Q3 2023 (Jul to Sept)

In July I was on BBC Radio with Cerys Matthews. The most popular digital only radio show in the country. It was indeed a joyous exploration of music, poetry, and food, and it was an absolute pleasure to spend time chatting to Cerys and share my playlist with her. It was great to learn she knew about S. E. Rogie and has heard Dr Oloh. I made fonio with spiced roasted butternut squash and pine nuts (page 78 of Sweet Salone), which went down really well with the team.

I then held not one, but two consecutive supper clubs in London for Fortnum and Masons. There’s a lot of synergy in our approach and dedication to providing the best tasting food by ensuring that we use only the finest ingredients and production methods. This is a shared value and why I love collaborating with F&M in London at their Food & Drink Studio on the 3rd Floor in London’s Piccadilly Store, where they offer unmissable masterclasses and intimate dining experiences hosted by some of the world’s best chefs.  Including little ol me!

13th July was the publication day for Sweet Salone.  I want to express my deepest gratitude to the team that helped imagine it, shoot it, design it, and publish it. Thank you to all the wonderful cookbook enthusiasts that have bought it too.

Come the end of July there was a nice mention of the book in Waitrose Magazine, Delicious Magazine, Food and Travel.

In August, I catered for LABRUM and fellow Sierra Leonean, Creative Director Foday Dumbuya, who was awarded the Queen Elizabeth II Award for British Design in May 2023. The event was to mark the launch of a limited edition collection with Irish beer brand Guinness on 7 August 2023.  In the same month I appeared on channel 4’s Sunday Brunch TV show and Kent Life Magazine did another feature on ‘What Maria did next’.

Podcasts have become quite popular over the last few years and in September I was pleased to join CAFOD the Catholic Agency for Overseas Development on theirs and also the wonderful ladies from PodaPoda Stories and the Brooklyn Book Festival in the USA.  Towards the end of September I was featured in NatGeo Travel.

Q4 2023 (Oct to Dec)

I had an unforgettable day in October back in Sierra Leone. This book launch home coming is a 360-degree adventure as I grew up not far from the British High Commission in Freetown. From play cook business in a broken-down car in front of our house in Tengbeh Town to a debut cookbook launch, standing side by side with the High Commissioner. Sierra Leone and England are both homes to me, and both have moulded me into the person that I am today.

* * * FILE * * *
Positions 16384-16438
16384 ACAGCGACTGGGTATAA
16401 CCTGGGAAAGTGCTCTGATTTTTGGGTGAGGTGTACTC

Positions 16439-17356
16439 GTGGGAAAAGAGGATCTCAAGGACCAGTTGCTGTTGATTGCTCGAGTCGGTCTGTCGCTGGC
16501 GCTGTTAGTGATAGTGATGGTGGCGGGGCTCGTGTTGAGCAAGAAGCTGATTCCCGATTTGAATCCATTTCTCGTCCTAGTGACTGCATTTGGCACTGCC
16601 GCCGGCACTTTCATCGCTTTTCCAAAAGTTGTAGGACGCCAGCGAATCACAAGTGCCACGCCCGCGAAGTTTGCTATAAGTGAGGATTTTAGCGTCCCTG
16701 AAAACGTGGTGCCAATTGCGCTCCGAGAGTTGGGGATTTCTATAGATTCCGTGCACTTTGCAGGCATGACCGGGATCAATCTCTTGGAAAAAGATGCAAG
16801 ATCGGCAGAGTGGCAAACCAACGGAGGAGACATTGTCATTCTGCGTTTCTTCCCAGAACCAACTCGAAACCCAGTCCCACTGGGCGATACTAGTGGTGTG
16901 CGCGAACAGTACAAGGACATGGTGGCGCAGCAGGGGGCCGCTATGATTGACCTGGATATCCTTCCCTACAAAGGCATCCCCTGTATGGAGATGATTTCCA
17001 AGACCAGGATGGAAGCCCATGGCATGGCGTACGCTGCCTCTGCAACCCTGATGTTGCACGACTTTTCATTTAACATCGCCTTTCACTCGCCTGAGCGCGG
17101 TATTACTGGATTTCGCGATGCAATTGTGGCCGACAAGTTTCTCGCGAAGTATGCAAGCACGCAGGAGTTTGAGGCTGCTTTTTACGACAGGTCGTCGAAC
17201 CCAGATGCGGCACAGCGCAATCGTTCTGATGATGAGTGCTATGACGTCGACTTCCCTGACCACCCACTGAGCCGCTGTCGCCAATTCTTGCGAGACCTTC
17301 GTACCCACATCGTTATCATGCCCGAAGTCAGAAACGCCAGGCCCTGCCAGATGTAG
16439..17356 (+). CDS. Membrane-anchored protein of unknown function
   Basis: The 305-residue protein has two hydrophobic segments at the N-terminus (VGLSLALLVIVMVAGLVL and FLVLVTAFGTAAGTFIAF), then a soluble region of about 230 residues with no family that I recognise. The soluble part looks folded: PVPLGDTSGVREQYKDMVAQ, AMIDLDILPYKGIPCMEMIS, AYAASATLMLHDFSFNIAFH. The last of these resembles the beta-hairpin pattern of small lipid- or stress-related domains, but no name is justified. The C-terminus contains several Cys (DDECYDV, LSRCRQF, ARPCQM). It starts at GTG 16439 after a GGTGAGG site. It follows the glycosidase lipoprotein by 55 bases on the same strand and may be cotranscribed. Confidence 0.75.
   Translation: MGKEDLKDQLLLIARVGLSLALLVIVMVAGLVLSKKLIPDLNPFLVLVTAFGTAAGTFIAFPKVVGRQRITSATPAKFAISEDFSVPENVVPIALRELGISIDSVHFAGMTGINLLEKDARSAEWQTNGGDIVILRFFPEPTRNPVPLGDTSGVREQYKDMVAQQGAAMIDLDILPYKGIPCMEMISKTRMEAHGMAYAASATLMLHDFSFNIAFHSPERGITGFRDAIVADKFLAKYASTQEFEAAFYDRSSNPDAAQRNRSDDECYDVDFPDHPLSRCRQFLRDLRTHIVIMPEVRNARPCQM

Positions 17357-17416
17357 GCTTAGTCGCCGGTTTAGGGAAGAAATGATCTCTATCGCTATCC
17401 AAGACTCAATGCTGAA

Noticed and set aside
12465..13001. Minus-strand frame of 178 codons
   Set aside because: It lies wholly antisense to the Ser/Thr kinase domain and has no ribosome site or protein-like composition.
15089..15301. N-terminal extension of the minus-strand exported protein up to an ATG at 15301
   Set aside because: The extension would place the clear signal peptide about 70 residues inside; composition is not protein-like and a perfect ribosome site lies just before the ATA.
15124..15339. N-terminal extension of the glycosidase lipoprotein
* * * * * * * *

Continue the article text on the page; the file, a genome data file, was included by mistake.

It felt great to be back home launching ‘Sweet Salone’ my debut cookbook. Seeing my friends, family, and supporters gathered together to celebrate this milestone was truly heartwarming.

Thank you to the amazing team at Hello Sierra Leone for once again championing the home coming of ‘Sweet Salone’. To @jewlsandtravels I couldn’t have done this without you. @royal_ifab thank you for being fabulous and PR extraordinaire in Sierra Leone. ‘Watin na TV appearance den, look at pack’.  I’d also like to say a big thank you to AYV Media Empire Sierra Leone.  It was a pleasure to join a number of TV and Radio shows back home.

Thank you, Rosaline Thomas, for flying all the from England to Sierra Leone to support me. You empower me effortlessly, thank you.  Back in the UK the book was once again featured in Waitrose Magazine.

Every year on October 11th, the International Day of the Girl is celebrated worldwide. This day is dedicated to recognizing and empowering girls across the globe, raising awareness about the challenges they face, and advocating for their rights and gender equality. Since its inception in 2012, this observance has become a catalyst for change, highlighting the importance of investing in girls’ education, health, and well-being.   I was privileged to visit EducAid’s Strong Girl Incubator (SGI) project in Sierra Leone that provides girls and young women who are vulnerable to dropping out of school with the knowledge, skills and confidence they need to successfully join mainstream secondary education.  While in Freetown I visited the Aurora Foundation and their wonderful Sweet Salone Pottery Project.  Please do visit their online shop. 

I did an online cooking class for Milk Street, based in Boston USA. Then CN Traveller, the essential guide to inspirational travel, featured what I do and featured Sierra Leonean cuisine. This magazine is known for breathtaking locations, stunning photography, and independent travel advice. This is what makes Condé Nast Traveller the authority in its field and the premier lifestyle magazine for people with a passion for travel, adventure, culture, and new ideas.

Towards the end of October I attended an event run by Rory’s Well Foundation who are working sensitively and ​co-operatively with local communities in Sierra Leone.  They are doing an amazing job so please do check out their website.  From clean water to bee farming, rice farming, women’s farms and vocational education and training, I am looking forward to collaborating with them again in 2024 and beyond. 

In November I attended, The Sierra Leone Arts & Culture festival (#SLACFest ) at Brixton House in London and also the Afro Arts Production Event.  Events like these are important to me, it’s an opportunity to contribute to the vitality and resilience of our community in the UK. National Geographic Magazine then featured an article from me on Sierra Leone at the end of November 23.